Woman Who Stole Thousands From JP Morgan To Fund Drug Habit Talks Recovery

By McCarton Ackerman 09/02/16

Emily McMillan credits rehab for saving her life after a cocaine addiction led her to steal over £10,000 from her employer, JP Morgan.

Woman Who Stole Thousands From JP Morgan To Fund Drug Habit Talks Recovery

A British woman who collapsed in court after being convicted of fraud and theft has literally risen over the past six years and overcame the cocaine addiction that brought her to that rock bottom moment.

Emily McMillan was working in her mid-20s as a personal assistant to top senior executives at JP Morgan. She was also spending between £200 and £700 a night on cocaine and legal highs, despite the fact that her £32,000 annual salary didn’t come close to covering the cost. At her worst, McMillan was snorting four grams of cocaine per day.

“I don’t think I ever really managed life, money or relationships very well,” McMillan told the Independent. “Working in London, paying higher prices and indulging in the party scene took its toll. I didn’t sleep much in the last six months of my using, and I was extremely detached from reality. I borrowed money from everyone who loved me enough to trust me, without the means of paying it back.”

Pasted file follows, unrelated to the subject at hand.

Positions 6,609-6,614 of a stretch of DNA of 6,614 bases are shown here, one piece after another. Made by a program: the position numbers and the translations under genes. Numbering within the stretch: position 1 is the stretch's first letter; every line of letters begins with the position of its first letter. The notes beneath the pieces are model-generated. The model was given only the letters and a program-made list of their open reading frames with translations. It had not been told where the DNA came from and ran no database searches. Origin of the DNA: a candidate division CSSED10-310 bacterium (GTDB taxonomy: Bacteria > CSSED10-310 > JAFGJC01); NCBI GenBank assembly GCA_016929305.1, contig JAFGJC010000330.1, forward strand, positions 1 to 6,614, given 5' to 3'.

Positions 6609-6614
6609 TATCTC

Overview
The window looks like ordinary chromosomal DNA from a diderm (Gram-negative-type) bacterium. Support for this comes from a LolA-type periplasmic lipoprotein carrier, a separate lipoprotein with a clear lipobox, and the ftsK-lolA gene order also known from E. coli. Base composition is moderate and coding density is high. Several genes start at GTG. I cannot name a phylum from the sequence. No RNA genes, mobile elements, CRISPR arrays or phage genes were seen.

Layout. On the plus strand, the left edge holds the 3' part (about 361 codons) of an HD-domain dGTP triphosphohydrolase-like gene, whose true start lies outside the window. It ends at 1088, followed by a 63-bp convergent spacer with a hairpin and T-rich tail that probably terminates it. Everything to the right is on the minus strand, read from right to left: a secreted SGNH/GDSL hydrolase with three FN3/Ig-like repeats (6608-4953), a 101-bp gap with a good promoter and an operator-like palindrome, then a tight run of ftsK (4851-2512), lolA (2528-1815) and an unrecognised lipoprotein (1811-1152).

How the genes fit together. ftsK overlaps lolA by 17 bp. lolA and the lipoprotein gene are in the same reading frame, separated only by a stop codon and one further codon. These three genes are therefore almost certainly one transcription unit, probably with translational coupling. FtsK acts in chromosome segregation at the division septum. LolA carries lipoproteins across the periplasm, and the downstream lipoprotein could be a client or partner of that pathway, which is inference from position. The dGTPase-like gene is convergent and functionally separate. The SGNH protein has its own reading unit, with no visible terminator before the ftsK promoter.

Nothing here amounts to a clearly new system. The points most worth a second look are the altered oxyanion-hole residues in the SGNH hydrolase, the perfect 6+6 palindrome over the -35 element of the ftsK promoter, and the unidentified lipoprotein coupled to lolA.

While under the influence of cocaine, she began stealing from JP Morgan through the corporate credit cards she had access to. McMillan stole over £10,000 in 2011 to repay a range of debts. Unsurprisingly, the bank caught wind of the missing money during a routine audit and she was arrested after owning up to the theft.

McMillan pleaded guilty to four counts of fraud and one count of theft. But the judge mercifully spared her a prison sentence after noticing her eagerness to both pay the debt back and kick her drug habit. She was instead ordered to repay the money back and sentenced to community service and six months of drug rehab. 

It was her nine-week stay at Focus 12—a charity in Bury St Edmunds, England, that offers residential substance abuse treatment—that she believes saved her life.

“Getting clean and going through rehab was the hardest thing I’ve ever done,” she admitted. “I had to change everything about myself. Recovery means facing all of your demons. It takes persistence and recommitment daily to ensure abstinence.” 

Since finishing court-ordered treatment, McMillan has continued to attend support group meetings. She’s even since landed a job at Focus 12 and hopes to help others overcome their addictions. 

“Not everyone is lucky to have the kind of support I did,” she said. “It is important that we realize the lie 'once an addict always and addict’ is dead.”

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McCarton Ackerman is a freelance writer and editor living in Portland, Oregon. He has been a contributor for The Fix since October 2011, writing on a wide range of topics ranging from medical marijuana in Colorado to the world's sexiest drug smugglers. Follow him on Linkedin and Twitter.